After a disappointing outing last weekend at Charlotte (N.C.) Motor Speedway, where Newman finished 20th and lost ground in his quest to be the “best of the rest” – or 13th in points, the highest of any non-Chase driver, Newman wants to get back on the right track.
Kansas hasn’t been the strongest of locales for Newman in recent years. In his past 10 starts, he has just one top-10 finish at the 1.5-mile oval. But despite the recent hiccups at the track, Newman does know what it takes to finish up front at Kansas as he has a 2003 win there and runner-up finishes in 2001 and 2002. His only other top-10 finish came in 2010 with the No. 39 team.
New pavement at the 1.5-mile oval will present a new challenge this weekend for Newman and his team, as well as the rest of the Sprint Cup garage. With this fresh start at the Kansas City track, it is truly anyone’s race to win. And with the added significance of Kansas being Newman’s 400th career NASCAR Sprint Cup Series start, he wants more than ever to find his way to victory lane this weekend.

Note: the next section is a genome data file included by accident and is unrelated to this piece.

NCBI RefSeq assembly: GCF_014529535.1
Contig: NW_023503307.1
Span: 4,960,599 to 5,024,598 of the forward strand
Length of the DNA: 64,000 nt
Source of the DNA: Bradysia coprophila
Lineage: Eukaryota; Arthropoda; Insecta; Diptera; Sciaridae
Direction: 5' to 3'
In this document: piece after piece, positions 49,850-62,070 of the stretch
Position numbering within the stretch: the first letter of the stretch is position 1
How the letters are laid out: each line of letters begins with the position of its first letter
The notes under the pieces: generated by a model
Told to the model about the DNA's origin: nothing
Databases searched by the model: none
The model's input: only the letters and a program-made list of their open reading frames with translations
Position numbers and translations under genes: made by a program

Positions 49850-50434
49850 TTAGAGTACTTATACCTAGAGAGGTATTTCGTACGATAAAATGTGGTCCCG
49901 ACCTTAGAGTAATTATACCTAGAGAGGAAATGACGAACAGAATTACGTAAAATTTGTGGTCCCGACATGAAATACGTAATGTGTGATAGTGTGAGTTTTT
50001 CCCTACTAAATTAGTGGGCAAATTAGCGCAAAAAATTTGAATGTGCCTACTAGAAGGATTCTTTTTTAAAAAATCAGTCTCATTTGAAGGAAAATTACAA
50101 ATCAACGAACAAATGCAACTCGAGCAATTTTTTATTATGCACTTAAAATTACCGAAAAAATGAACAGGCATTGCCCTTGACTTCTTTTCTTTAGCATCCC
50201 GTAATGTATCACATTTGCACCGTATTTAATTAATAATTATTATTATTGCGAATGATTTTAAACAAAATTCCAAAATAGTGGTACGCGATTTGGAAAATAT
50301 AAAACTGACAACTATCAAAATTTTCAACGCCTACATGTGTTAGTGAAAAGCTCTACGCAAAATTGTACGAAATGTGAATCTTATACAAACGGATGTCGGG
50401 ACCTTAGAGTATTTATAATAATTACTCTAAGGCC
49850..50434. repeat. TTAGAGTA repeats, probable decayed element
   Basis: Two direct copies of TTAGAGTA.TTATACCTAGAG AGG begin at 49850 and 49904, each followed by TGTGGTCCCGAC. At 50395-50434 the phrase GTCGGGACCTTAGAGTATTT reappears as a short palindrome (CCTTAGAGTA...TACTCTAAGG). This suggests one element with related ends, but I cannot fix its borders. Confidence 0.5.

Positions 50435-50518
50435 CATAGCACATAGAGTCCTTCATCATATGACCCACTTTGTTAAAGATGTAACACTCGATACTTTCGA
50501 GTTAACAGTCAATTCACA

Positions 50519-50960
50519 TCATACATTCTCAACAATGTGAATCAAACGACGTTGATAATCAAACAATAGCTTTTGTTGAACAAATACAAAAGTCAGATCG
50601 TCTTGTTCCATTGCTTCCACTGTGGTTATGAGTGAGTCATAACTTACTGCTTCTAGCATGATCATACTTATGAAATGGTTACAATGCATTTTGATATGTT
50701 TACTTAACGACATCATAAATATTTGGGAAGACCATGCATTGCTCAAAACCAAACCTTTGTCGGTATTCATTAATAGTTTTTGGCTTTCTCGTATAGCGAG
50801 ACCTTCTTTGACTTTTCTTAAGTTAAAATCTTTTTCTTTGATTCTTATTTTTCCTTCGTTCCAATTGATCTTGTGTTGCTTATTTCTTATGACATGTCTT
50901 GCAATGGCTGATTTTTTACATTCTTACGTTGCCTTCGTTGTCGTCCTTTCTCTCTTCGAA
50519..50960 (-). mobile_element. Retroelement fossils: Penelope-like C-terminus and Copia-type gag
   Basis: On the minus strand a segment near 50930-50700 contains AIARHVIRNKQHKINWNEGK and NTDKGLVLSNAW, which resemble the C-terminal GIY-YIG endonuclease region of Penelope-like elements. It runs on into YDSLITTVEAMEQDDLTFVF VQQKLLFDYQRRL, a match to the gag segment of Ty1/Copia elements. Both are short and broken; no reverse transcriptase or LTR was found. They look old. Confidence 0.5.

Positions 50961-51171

While Newman is focused on getting back to top form – he has nine top-10 finishes in his last 14 races – equally important this weekend is the task of raising awareness for animal rescue and the work of Code 3 Associates.
Pulling into victory lane in a downpour of confetti and champagne would be the perfect storm for the No. 39 SHR team, as well as for the dedicated people of Code 3 Associates – the “Riders on the Storm Animal Rescue Team” – who are in a race of their own every day on behalf of animals everywhere.
RYAN NEWMAN, Driver of the No. 39 Code 3 Associates Chevrolet for Stewart-Haas Racing: